Without question at bookshops. I would spend hours in bookshops – whether it was looking up new releases or going to second hand bookshops and picking up classics.

Last item you purchased online:
I do ALL my shopping online, I don’t have time to shop in person so I online shop almost every day – for groceries, everything I need for the house, my kids, gifts, you name it, I online shop it. Today I bought mermaid dollies for two special little toddlers in Melbourne, I designed a set of bibs that said “Buy one” and “Get one free” for my cousin’s twin babies and I bought my daughter Lara three pairs of leggings from Black Milk Clothing which is one of my favourite Australian labels. She had worn her old ones out so these are the ones we’re looking forward to getting in the mail next week for her- I especially love the Daily Prophet Harry Potter design!

Least favorite thing to shop for.
Pet worming tablets. Honestly is there anything more miserable to spend money on than pet worming tablets?

Most amusing purchase:
I buy a lot of jokey gifts for friends. So we’re often in stitches at my day job in the physiotherapy clinic when my purchases arrive. I particularly love this “Happy Man” bottle stopper we bought for a few friends at Christmas.

What store that no longer exists would you like to bring back?
The DVD store that was across the road from my house. It’s now a personal training studio. I don’t want exercise equipment I will NEVER use across the road, I want Hollywood at my fingertips dammit!

Do you like to purchase souvenirs when you travel? If so, what do you usually get?
Haha, ah yes. My husband will attest to the fact that I like to buy many, many souvenirs when we travel. Sadly for him the things I want tend to be heavy – as in wooden wall plaques from France, woollen full size blankets from Scotland, trestle table tablecloths from Italy – if it’s big and inconvenient, you can guarantee I will want it! Here’s a glimpse inside our world when we travel, we’re only a family of four, but hubby has to hire min-buses when we travel to accommodate my souvenir-ing ☺

Thanks to Tess for chatting with us and sharing her book with our readers.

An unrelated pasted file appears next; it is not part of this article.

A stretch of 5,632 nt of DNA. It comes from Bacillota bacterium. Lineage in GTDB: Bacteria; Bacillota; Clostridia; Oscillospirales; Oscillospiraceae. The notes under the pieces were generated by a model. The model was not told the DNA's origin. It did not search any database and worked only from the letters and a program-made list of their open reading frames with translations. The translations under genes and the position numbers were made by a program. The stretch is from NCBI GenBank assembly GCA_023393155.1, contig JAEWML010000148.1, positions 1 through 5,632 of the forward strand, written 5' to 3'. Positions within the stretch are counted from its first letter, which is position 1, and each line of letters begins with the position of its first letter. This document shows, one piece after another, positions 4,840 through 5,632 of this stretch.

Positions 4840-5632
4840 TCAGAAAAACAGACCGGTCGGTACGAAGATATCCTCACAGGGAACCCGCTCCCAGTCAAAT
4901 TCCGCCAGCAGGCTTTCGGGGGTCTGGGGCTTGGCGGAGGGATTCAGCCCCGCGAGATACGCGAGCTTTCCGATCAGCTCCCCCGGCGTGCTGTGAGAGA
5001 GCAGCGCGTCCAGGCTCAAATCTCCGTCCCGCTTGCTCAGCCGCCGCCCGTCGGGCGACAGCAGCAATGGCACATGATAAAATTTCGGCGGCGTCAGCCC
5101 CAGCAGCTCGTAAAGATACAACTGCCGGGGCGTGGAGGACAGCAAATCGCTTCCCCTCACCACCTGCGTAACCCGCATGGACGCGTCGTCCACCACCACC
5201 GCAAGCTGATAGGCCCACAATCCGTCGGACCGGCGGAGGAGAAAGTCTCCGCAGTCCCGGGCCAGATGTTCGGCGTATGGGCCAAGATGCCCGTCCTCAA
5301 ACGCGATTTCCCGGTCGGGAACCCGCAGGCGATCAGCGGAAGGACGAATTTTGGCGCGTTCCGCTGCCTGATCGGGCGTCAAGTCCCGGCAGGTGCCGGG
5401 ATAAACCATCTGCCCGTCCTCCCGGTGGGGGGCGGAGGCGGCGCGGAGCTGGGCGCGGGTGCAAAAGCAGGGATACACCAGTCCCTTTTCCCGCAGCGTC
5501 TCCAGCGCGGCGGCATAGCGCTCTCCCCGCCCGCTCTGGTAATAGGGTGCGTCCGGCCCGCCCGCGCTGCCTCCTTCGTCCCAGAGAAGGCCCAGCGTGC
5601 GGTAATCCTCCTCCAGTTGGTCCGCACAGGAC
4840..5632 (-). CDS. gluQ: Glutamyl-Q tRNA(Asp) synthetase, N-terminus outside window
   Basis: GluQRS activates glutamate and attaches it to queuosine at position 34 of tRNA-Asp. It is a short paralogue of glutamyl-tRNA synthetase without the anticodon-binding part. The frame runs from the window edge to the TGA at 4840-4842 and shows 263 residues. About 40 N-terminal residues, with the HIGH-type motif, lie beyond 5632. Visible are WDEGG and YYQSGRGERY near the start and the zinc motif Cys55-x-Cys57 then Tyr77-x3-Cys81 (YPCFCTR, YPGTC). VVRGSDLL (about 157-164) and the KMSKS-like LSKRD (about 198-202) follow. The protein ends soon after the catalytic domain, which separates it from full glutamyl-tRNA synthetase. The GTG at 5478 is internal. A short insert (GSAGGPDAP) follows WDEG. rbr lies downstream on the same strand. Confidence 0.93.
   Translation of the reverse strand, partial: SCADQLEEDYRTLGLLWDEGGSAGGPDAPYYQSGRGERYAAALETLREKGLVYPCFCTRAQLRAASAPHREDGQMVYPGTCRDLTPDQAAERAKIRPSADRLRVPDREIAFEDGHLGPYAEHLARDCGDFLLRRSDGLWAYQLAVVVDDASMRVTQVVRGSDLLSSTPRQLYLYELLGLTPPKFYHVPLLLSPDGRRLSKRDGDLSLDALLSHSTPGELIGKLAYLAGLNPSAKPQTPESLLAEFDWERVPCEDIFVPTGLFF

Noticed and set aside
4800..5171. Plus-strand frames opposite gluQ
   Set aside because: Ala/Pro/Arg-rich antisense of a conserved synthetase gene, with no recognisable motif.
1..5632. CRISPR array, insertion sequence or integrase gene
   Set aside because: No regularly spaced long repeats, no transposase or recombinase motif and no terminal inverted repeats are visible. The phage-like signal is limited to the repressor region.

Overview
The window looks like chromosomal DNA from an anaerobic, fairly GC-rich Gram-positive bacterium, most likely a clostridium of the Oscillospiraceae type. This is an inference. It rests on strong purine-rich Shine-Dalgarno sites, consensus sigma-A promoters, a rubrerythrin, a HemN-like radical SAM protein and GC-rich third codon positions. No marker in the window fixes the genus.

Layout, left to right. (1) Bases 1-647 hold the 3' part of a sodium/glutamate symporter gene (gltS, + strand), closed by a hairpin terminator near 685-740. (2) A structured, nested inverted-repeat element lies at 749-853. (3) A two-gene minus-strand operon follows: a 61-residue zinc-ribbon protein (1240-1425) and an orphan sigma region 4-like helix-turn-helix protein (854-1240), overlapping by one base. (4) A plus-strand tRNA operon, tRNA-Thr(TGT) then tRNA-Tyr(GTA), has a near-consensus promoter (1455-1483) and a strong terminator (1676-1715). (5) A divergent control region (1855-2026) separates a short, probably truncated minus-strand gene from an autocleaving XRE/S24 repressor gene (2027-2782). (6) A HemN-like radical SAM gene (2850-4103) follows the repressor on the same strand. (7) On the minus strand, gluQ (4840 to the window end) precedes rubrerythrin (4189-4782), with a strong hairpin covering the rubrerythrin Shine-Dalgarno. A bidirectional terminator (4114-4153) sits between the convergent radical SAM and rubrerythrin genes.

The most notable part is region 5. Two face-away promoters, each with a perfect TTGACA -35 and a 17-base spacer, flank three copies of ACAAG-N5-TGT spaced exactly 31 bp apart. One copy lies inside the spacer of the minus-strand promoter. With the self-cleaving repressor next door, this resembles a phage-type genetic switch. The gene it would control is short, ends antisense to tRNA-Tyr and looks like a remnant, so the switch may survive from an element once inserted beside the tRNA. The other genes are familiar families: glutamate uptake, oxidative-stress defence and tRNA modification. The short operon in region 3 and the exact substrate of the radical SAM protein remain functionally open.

How to win: Use Rafflecopter to enter the giveaway. If you have any questions, feel free to contact us. If you have trouble using Rafflecopter on our blog, enter the giveaway here

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Giveaway ends August 1st at midnight EST.

Wednesday, July 26, 2017

Book Review: G*d-Shaped Hole

By Sara Steven

When Beatrice Jordan meets the unpredictable Jacob Grace, the two wild souls become instant allies. Together they discover an escape in each other's creativity and insecurities, while running from secrets they cannot seem to shake – or a fate that could throw them to the ground . . .

This 15th Anniversary reissue of Tiffanie DeBartolo's classic love story introduces a new audience of dreamers to a quintessentially real and raw vision of spirit, and inspires everyone to live ― and love ― as vividly as possible. (Synopsis courtesy of Amazon.)

Fifteen years ago, I was a twenty-three year old young adult living on my own in an apartment I could barely afford, working a full-time job in property management, a part-time job as a bartender who would also run the Nebraska Big Red Keno machine when customers asked for it. I had a different voice then, a completely different outlook on life than I do now. Reading G*d-Shaped Hole reminded me of that girl I used to be. The one who struggled to make it but reveled in it. The one who, as Jacob would put it, had been “seeking a friend for the end of the world”.

Beatrice didn’t know what to expect when she met Jacob for the first time. The unusual circumstances which brought them together only compounds it, yet she’s drawn to him in a way she can’t explain. He feels the same way, catapulting them into coupledom. Kirkus cites G*d-Shaped as “this generation’s Love Story”, and I can see why. The two main characters, the love they have for one another burns so brightly, it made me yearn for my more youthful days, when expressing my feelings and the severity of those feelings, even when they drove me insane, had been totally acceptable. Sadly, though, like Love Story, there’s also a lot of tragedy involved within this story, only making me cling more to the two doomed lovers.

Tiffanie DeBartolo has done a fantastic job of taking us along on Beatrice’s experiences, of seeing the world through those young woman’s eyes, really digging into who Beatrice is as a character. Sometimes, I feel like the voice of a protagonist doesn’t match up to the persona of who the person is supposed to be. That did not happen here. I felt like there was no mistaking who any of DeBartolo’s characters are. I knew them inside and out, like they were real-life individuals, which made me want to read on and find out what would happen for everyone involved.

G*d-Shaped had originally been released in the spring of 2002, and while I didn’t have the chance to read it then, I’m so glad I was given the opportunity to read it now. I appreciate the reflections it allowed me to have within my own life, and while I’m no longer a young adult with that youthful voice, she’s still inside me, somewhere.

Thanks to Sourcebooks for the book in exchange for an honest review.

More by Tiffanie DeBartolo:

Tuesday, July 25, 2017

Heading to the mall with Jayne Denker

Introduction by Melissa Amster